It’s getting tougher and tougher to become immortal.
The National Baseball Hall of Fame last weekend announced stricter voting rules for recently retired players, reducing the maximum time they can stay on the ballot from 15 to 10 years. Not every ballplayer can get a plaque in Cooperstown, of course. As Syndrome, the villain in the Disney-Pixar film The Incredibles puts it, “When everyone’s super, no one will be.”
This new rule would have booted such late bloomer Hall of Famers as Ralph Kiner (15 year wait), Duke Snider (11 years), Bruce Sutter (13 years), Jim Rice (15 years), and Bert Blyleven (14 years). But perhaps their supporters would have voted for them during Year Nine if the deadlines had been different then.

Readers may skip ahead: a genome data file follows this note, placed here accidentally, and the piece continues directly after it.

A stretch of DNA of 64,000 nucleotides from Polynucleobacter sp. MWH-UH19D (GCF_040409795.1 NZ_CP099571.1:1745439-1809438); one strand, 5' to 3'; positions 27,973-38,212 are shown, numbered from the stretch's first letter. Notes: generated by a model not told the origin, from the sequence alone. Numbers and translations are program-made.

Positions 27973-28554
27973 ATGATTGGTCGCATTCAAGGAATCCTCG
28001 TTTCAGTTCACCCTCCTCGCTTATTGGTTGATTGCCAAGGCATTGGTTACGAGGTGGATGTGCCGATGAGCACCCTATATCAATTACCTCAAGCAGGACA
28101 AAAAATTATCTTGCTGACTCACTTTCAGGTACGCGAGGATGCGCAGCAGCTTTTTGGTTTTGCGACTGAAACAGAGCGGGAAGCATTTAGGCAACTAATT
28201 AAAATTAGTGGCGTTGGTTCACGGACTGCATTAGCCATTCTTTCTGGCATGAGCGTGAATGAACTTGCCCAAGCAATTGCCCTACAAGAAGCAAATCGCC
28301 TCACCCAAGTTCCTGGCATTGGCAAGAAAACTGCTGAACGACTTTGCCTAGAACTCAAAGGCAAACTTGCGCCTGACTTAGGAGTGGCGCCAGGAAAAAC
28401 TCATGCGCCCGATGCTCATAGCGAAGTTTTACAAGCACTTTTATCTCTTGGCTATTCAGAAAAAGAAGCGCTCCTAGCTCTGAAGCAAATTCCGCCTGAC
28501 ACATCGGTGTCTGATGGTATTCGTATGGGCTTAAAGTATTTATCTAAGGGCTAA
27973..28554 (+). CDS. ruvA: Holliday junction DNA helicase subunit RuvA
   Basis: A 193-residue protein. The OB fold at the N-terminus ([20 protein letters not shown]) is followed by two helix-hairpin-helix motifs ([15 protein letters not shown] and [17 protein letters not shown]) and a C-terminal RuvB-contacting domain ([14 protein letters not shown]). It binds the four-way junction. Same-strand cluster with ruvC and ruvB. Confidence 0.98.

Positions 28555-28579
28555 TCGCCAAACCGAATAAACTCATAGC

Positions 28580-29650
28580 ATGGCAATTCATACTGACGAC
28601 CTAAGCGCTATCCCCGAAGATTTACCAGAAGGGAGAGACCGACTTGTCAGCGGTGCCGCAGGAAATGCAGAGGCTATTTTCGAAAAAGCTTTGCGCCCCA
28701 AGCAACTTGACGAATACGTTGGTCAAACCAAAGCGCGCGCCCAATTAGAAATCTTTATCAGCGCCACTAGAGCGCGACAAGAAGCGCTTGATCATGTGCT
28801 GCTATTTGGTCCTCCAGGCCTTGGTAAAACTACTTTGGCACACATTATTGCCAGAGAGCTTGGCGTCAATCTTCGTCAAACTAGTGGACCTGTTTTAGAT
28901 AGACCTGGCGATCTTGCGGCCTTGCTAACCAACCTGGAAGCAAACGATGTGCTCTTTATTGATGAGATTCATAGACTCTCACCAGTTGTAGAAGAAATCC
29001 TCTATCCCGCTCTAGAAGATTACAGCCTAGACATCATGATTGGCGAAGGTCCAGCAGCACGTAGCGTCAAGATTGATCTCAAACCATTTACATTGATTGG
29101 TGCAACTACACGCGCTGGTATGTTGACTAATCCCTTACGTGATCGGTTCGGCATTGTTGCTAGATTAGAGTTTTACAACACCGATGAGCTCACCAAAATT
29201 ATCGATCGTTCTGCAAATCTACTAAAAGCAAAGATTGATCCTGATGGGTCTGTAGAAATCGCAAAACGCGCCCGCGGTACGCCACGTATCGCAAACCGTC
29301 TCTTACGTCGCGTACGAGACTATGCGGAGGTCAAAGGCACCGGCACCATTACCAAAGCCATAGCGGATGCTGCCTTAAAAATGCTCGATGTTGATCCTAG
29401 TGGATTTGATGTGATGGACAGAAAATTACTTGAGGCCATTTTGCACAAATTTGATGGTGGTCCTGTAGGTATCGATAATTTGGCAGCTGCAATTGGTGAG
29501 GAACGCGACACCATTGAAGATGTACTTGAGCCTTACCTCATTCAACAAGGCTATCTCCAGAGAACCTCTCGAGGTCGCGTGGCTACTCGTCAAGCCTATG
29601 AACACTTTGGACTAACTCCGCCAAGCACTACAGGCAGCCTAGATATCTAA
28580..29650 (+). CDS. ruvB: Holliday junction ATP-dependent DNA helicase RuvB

As it attempts to slam the door on future borderline candidates, the Baseball Hall of Fame will still face the same level of second guessing as the judges for Olympic skiing or figure skating. What separates the Great from the Almost-Great?
On Sunday, while Cooperstown enshrined one of its largest induction classes in recent memory, I was thinking about one of my childhood favorites who didn’t make it—a guy whose name sounds more like a Cap’n Crunch cereal flavor than a ballplayer. Kansas City Royals reliever Dan Quisenberry was one of the most dominant closers of the 1980s, being the first pitcher in history to rack up two 40-save seasons and who finished second or third in the Cy Young voting for four straight years (1982-85).